The Corner

Glorifying Gates

Fred Kaplan’s admiring rendering of his interview with Secretary of Defense Robert Gates, which appears today in Foreign Policy’s online edition under the headline “The Transformer,” will assure Slate’s national-security correspondent continued access to the Pentagon’s E-Ring power corridors. It may not serve the American people quite as well.

Secretary Gates has the unenviable task of presiding over the latest “hollowing-out of the military,” as Jimmy Carter’s Army chief of staff Edward C. “Shy” Meyer once described it. Even before the announcement by Gates, the Bush-appointed Republican technocrat kept on by President Obama, of his intention to cut $100 billion from the defense budget over the next five years, the secretary had already eliminated what were arguably each of the armed services’ highest-priority programs: the Air Force’s F-22 fighter, the Navy’s DDG-1000, the Army’s Future Combat System, and the Marines’ Expeditionary Fighting Vehicle.

What do these have in common, besides their being crucial to the modernization of the sponsoring service? They are all indispensable to the projection of power by the United States. Secretary Gates has made it fairly clear that that’s not his priority; he wants to retool the military to fight today’s counterinsurgency operations and not much more. If history is any guide, the result is going to be a vacuum of power that will be filled by America’s enemies and one-time allies — to our extreme detriment.

Even so, Gates has let it become known that he would like to cut even further. He’s been bad-mouthing the Navy’s aircraft carriers, even though he told Kaplan he wasn’t crazy enough to attack them frontally. On the other hand, he seems to be signaling that he is crazy enough to think we no longer need an amphibious warfare capability or even the U.S. Marines Corps.

Speaking of history, Kaplan introduces his subject by reporting Secretary Gates’s confession that he engaged in bit of subterfuge at the close of the Bush administration. In the fall of 2008, the Pentagon chief made a number of highly visible speeches seemingly designed to tee up the problems his successor would have to address. Notable among these were remarks arguing powerfully for the modernization of the U.S. nuclear deterrent. Gates’s appeal for new thermonuclear arms to replace those that make up the arsenal today, weapons he rightly warned were too long untested and obsolescing, was as surprising (especially given the venue he chose for one such speech: the left-wing, arms-control-loving Carnegie Endowment for International Peace) as it was commendable.

According to Kaplan, it turns out that Gates was angling to keep the Pentagon job all along. And, it appears that the price exacted for being allowed to stay on, thereby giving cover to Barack Obama’s utter lack of national-security credentials and his disarmament agenda, was that the secretary had to go along with the new president’s reckless determination to neither develop new nuclear arms nor test the aging ones we have — which is no way to value the mission of those charged with assuring the safety, effectiveness, and reliability of our deterrent.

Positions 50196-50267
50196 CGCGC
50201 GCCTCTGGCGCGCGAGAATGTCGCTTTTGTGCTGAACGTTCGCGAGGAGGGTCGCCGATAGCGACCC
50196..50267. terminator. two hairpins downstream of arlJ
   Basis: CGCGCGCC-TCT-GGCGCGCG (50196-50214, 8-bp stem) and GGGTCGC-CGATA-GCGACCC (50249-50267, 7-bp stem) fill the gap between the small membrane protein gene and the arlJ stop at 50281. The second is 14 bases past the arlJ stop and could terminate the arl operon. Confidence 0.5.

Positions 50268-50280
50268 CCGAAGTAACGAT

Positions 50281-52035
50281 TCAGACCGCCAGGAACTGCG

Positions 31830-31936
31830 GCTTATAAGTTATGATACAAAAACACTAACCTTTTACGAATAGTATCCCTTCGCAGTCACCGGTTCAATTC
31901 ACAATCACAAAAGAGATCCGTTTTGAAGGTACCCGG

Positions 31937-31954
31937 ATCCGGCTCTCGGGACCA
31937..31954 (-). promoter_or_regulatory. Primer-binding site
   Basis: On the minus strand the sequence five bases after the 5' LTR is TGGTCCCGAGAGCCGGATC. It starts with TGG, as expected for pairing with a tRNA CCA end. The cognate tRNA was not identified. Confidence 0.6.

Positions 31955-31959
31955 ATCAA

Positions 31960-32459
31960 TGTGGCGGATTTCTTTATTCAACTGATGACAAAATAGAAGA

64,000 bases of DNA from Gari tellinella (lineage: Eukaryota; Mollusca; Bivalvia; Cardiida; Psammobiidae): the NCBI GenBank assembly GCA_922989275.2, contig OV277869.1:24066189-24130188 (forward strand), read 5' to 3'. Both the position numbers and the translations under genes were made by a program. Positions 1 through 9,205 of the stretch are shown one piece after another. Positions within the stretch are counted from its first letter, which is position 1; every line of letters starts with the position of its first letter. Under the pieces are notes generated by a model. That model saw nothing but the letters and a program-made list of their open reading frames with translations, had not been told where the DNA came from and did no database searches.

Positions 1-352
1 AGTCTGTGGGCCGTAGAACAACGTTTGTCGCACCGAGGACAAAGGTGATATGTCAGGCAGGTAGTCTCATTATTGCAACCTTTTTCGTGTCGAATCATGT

As it happens, the American people appear to have the good sense Bob Gates once exhibited on these matters. A new Rasmussen poll shows that by a 77–15 percent margin, the public thinks nuclear weapons are “important” (51 percent say very important) to our country’s national security; 57 percent think we should not reduce the number of nuclear weapons in our arsenal (compared to only 27 percent who say we should); and a clear plurality and near-majority (46 percent) think we should not halt the development of new nuclear weapons (versus only 31 percent who say we should, with 24 percent undecided). Imagine what our countrymen would think if they knew the truth: We haven’t introduced a new weapons design in over two decades!

Importantly, by a 55–37 percent margin, Americans in this poll rejected President Obama’s laughable contention that, if only the United States reduces its nuclear arsenal and development, other nations will follow suit. They intuitively understand that the only country Team Obama can disarm is ours. It will be a sorry legacy for Bob Gates — and a very bad thing for freedom — if it turns out that he has contributed to such a course of action to a greater degree than any of his predecessors since the one to whom Fred Kaplan so favorably compares him: Robert Strange McNamara.

Frank J. Gaffney Jr. held senior positions in the Reagan Defense Department. He is currently president of the Center for Security Policy in Washington, D.C., and host of the syndicated program Secure Freedom Radio.

Frank J. Gaffney Jr. — Frank Gaffney began his public-service career in the 1970s, working as an aide in the office of Democratic senator Henry M. Jackson, under Richard Perle. From August 1983 until November ...

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